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Father Of Wisconsin Waltz Born This Week In 1893

Vintage Wisconsin: Eddy Hanson Made His Name As Composer, Organist, Pianist

Ethwell "Eddy" Hanson
Neenah Historical Society

The composer of Wisconsin’s official state waltz, “The Wisconsin Waltz,” was born this week in Waupaca in 1893.

Born Aug. 1, 1893, Ethwell “Eddy” Hanson was entranced with music from a young age. Overhearing his neighbor’s phonograph, Hanson would try to mimic the rhythms on his mother’s pots and pans. Perhaps for the sake of the family’s sanity, his parents bought him a piano, which he began playing at age 8.

Hanson didn’t have much interest in classical music, preferring the popular rags and two-steps of his era. He often spent his time composing his own tunes rather than working on his lessons. At 12, he joined the local orchestra as its pianist.

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Hanson also fell in love with the organ and worked throughout high school in Neenah and, later, at college in Appleton as an organist at movie houses. He also played at dances and other functions. At some point, Hanson also learned saxophone.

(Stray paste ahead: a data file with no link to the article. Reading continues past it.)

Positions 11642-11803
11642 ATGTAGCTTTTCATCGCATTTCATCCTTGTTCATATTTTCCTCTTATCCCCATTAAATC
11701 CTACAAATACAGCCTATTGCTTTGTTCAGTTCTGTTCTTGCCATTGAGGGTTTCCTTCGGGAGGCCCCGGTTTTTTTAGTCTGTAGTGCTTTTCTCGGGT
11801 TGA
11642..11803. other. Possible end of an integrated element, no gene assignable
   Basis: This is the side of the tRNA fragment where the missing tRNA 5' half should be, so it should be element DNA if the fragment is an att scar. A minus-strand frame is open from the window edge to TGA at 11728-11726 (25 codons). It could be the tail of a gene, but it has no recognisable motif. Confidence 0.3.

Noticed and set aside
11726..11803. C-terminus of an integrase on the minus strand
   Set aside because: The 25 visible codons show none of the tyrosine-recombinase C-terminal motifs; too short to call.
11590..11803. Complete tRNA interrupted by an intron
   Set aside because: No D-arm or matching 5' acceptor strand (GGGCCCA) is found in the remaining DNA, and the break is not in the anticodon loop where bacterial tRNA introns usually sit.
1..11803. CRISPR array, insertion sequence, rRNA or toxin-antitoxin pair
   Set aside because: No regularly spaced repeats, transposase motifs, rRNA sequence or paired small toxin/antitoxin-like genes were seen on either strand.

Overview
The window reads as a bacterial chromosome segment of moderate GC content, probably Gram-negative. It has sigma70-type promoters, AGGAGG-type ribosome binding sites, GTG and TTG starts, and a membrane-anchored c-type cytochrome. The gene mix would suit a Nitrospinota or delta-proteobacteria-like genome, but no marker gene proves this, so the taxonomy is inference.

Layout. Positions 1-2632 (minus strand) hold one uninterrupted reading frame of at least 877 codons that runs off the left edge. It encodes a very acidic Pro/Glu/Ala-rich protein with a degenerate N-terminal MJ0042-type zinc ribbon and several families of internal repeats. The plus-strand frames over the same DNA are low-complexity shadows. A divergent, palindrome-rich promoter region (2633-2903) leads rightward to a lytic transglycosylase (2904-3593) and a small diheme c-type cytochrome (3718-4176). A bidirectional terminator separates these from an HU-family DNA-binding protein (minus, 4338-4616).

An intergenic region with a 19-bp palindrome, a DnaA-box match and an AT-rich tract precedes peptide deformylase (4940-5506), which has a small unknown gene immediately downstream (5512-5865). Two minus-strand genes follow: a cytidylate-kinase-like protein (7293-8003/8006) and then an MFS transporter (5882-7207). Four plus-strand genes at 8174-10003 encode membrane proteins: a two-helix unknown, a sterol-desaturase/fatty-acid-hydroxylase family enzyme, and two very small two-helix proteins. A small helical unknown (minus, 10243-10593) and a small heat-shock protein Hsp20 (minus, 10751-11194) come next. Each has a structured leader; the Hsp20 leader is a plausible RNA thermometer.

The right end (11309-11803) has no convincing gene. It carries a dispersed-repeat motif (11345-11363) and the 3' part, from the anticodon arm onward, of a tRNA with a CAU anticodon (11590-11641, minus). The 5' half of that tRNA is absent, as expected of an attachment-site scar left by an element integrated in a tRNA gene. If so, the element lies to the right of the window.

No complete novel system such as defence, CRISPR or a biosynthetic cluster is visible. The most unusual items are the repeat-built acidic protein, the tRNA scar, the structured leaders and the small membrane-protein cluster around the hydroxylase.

Although he published his first piece of music at 17 (and would write more than 300 in his lifetime), Hanson’s big break came with “Rattlesnake Rag” in 1917. The song was rewritten for honky-tonk piano in the early 1950s and became a jukebox staple. Hanson’s original had another surge in popularity in 1981 when it was used in the soundtrack for the Warren Beatty film “Reds.”

Hanson’s musical talents got him a U.S. Navy gig as a performer during World War I. He toured the country promoting war bonds along with movie stars Douglas Fairbanks and Mary Pickford. Toward the end of the war, Hanson became a saxophone soloist for John Philip Sousa’s band, touring the United States and Europe.

After the war, Hanson moved to Chicago where he continued to study music and learned the pipe organ. In 1923, he launched his career as a radio organist on WDAP (now WGN) and continued to work in radio until 1948. It was a fortuitous move as the “talkies” put many theater organists out of business.

Hanson worked with stars like Gene Autry, Kate Smith, Rudy Vallee and Red Skelton. He played the theme and background music for shows like “The Romance of Helen Trent” and “Fibber McGee and Molly.”

In 1951, Hanson composed “The Wisconsin Waltz.”

Among its lyrics:

“Music from heaven throughout the years

The beautiful Wisconsin Waltz

Favorite song of the pioneers

The beautiful Wisconsin Waltz

Song of my heart on that last final day

When it is time to lay me away

One thing I ask is to let them play

The beautiful Wisconsin Waltz.”

The song was adopted as the official state waltz in 2001.

Hanson retired to Waupaca in the 1960s, but he didn’t stop playing. He performed at supper clubs, often playing the piano with one hand and the organ with the other before he died in 1986.